Photo: FLLT

200 Acres in the Skaneateles Lake Watershed Conserved Forever

Ithaca, NY – The Finger Lakes Land Trust announced today that it has accepted the donation of a conservation easement in the town of Niles, Cayuga County, from David and Francie Pringle. The easement protects 200 acres in the scenic highlands above the west side of Skaneateles Lake.

The property has significant frontage on State Route 41A, a highway that runs the length of the western side of the lake, as well as frontage on Glen Haven Road and Bear Swamp Road.  It is also located within an area recognized as a priority project within New York State’s Open Space Plan.

Photo: FLLT

Photo: FLLT

The Land Trust has also been actively protecting land at the south end of Skaneateles Lake through its Skaneateles Highlands Protection Project, which aims to create a greenbelt extending from State Route 41 on the east side of the lake to State Route 41A on the west side. The Land Trust’s High Vista Preserve and Hinchcliff Family Preserve are key components of the greenbelt on the east side of the lake.

On the west side, the Pringle property joins a group of other protected lands, including Bear Swamp State Forest, Carpenter Falls State Unique Area, and the Land Trust’s Bahar Nature Preserve. It is also adjacent to another property secured by a conservation easement held by the Land Trust.

Perhaps the crown jewel is the 4,505 foot stretch of Bear Swamp Creek that flows through the property. Bear Swamp Creek is the largest tributary feeding into Skaneateles Lake. It originates in Bear Swamp State Forest, meanders through the hamlet of New Hope, and then drops steeply down to the lake. The creek harbors native brook trout and attracts a variety of other wildlife, including mink, fishers, otters, and beavers.

In recent years, the Pringles have taken steps to restore wildlife habitat and remove invasive species on the property. The couple have planted native grasses to provide cover for deer and ground-nesting birds. Working with the federal government’s Natural Resources Conservation Service (NRCS), they are managing these meadows to sustain the nesting period for songbirds that rely on grasslands for breeding, including bobolinks and savannah sparrows. According to David, the songbird population on the property has skyrocketed since this management plan was put in place.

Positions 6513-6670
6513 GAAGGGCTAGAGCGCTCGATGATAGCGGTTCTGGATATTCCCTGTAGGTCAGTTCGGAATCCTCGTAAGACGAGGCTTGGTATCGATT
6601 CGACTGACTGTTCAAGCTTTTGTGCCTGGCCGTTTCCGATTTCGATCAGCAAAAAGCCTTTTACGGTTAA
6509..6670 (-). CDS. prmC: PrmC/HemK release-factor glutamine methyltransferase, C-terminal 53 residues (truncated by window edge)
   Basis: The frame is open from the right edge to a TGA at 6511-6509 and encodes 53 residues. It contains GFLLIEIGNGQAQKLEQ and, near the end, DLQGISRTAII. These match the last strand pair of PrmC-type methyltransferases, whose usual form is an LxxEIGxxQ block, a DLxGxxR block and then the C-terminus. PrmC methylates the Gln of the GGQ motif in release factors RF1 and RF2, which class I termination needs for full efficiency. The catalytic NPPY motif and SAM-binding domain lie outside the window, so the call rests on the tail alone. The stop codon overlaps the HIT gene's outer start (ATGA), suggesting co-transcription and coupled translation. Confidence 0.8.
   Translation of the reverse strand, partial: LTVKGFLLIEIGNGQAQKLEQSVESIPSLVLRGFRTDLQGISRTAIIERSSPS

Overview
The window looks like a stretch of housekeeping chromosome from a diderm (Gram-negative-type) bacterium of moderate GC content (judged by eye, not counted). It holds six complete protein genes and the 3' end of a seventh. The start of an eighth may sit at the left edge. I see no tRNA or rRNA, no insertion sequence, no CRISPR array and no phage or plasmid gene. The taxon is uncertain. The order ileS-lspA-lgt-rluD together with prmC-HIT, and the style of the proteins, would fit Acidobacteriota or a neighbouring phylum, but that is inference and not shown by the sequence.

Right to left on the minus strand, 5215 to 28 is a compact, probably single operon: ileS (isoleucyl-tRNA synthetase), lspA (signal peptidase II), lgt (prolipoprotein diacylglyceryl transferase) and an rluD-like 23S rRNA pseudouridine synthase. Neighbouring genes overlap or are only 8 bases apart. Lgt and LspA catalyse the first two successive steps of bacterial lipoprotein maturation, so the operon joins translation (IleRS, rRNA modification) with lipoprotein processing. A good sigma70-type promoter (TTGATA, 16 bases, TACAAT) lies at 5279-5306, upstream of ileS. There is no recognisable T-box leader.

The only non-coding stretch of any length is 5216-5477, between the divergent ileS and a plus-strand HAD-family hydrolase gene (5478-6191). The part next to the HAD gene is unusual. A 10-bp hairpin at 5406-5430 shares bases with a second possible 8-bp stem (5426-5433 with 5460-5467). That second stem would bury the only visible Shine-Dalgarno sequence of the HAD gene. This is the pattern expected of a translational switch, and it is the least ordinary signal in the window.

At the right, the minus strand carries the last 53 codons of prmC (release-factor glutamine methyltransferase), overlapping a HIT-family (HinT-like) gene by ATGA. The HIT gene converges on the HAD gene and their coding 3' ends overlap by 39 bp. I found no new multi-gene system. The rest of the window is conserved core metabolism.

While a portion of the Pringle property remains a working farm—the Pringles currently lease about 20 acres along Highway 41A to a local farmer—the diverse terrain also includes lush meadows, hardwood forest, and a riparian floodplain. As David Pringle noted, “It’s a wonderfully varied and truly special place.”

Holland Gregg, President of the FLLT Board of Directors and Skaneateles resident, said, “The Land Trust and naturalists throughout the Finger Lakes are forever indebted to the Pringles for their efforts to protect the scenic highlands and preserve wildlife in the fragile watershed of Skaneateles lake.”

Conservation easements are legal agreements that limit future development while allowing land to remain in private ownership and on the tax rolls. Landowners who donate conservation easements may be eligible for both state and federal tax benefits. The Pringle easement provides for traditional agriculture and forestry uses while ensuring a buffer zone along Bear Swamp Creek. It also limits any development to 15 of the site’s 200 acres.

The Finger Lakes Land Trust protects over 17,000 acres of our region’s beloved forests, fields, wetlands, streams, and lakeshores. The Land Trust today owns and manages a network of 36 conservation areas that are open to the public and holds conservation easements on more than 100 properties that remain in private ownership.

The Land Trust focuses on protecting critical habitat and water resources, connecting conserved lands, and keeping prime farmland in agriculture. We also hold programs to educate local governments, landowners, and the community about conservation.  The Land Trust works within the 12-county Finger Lakes Region—an area roughly the size of Vermont. Additional information on the Land Trust may be found at